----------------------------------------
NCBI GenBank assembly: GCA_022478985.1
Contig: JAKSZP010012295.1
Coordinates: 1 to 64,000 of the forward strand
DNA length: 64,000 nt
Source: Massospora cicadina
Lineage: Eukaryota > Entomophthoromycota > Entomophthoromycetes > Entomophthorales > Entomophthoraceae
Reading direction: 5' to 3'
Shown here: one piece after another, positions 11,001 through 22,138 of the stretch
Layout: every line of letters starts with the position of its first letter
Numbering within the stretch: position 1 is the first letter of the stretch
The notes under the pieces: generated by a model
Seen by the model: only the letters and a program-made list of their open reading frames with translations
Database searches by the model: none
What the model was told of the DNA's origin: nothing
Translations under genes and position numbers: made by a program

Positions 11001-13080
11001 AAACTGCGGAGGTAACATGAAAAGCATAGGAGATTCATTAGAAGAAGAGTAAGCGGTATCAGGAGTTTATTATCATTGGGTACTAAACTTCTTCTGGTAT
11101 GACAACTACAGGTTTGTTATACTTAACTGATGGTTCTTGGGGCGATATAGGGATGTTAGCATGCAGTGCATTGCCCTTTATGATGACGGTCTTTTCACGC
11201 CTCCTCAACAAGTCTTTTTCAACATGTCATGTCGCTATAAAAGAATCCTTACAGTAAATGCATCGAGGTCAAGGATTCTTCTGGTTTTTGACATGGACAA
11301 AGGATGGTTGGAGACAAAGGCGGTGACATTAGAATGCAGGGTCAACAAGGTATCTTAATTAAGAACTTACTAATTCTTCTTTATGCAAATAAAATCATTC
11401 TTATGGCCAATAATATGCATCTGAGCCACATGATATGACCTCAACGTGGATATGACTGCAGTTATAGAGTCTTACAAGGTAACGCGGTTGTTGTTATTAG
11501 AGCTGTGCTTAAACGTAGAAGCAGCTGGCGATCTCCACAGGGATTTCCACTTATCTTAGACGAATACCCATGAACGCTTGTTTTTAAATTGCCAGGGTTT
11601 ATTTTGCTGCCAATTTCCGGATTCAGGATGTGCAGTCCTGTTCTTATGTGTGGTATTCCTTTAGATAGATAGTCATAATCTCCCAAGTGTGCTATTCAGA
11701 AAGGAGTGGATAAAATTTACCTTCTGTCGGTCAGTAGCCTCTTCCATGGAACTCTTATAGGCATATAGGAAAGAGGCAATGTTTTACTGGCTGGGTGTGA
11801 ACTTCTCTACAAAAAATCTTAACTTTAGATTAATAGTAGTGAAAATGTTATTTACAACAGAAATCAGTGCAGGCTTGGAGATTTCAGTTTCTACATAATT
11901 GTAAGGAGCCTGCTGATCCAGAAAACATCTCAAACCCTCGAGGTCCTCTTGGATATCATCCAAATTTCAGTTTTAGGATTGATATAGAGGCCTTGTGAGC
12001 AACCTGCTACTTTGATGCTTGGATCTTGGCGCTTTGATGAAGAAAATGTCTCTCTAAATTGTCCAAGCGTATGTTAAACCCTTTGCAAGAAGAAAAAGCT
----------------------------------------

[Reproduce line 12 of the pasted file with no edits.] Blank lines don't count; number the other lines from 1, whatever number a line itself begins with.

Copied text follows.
Seen by the model: only the letters and a program-made list of their open reading frames with translations